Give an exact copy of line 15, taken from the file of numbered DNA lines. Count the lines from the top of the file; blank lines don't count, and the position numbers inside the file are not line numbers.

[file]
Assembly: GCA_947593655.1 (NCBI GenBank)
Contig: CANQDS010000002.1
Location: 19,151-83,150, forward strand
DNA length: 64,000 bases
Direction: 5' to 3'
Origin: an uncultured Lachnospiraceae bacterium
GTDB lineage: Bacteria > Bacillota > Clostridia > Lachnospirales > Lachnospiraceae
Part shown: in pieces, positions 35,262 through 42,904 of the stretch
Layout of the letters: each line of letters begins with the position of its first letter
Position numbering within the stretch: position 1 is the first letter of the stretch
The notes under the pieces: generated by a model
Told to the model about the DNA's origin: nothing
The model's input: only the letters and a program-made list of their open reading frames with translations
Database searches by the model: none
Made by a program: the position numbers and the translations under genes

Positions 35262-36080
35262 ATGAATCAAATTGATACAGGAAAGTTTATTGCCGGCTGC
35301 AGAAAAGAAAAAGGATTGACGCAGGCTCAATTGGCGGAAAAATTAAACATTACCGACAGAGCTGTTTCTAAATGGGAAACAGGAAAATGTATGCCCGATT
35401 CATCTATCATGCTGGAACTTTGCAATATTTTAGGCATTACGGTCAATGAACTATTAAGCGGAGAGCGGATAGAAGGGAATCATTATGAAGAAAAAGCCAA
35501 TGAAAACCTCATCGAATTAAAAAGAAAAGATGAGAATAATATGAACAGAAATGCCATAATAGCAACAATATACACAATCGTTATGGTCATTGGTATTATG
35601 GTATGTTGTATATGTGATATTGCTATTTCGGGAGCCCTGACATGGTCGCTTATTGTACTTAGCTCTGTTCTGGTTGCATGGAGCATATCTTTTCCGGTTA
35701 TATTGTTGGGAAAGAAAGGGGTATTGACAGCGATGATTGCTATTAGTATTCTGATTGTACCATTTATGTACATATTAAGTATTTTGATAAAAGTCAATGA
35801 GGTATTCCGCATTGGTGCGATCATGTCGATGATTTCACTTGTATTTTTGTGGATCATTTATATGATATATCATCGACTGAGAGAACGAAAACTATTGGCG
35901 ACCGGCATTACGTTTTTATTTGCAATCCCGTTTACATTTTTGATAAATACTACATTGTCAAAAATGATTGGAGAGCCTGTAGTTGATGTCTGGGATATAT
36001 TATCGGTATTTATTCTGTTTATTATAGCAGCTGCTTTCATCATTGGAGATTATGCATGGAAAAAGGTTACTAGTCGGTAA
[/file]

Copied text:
Made by a program: the position numbers and the translations under genes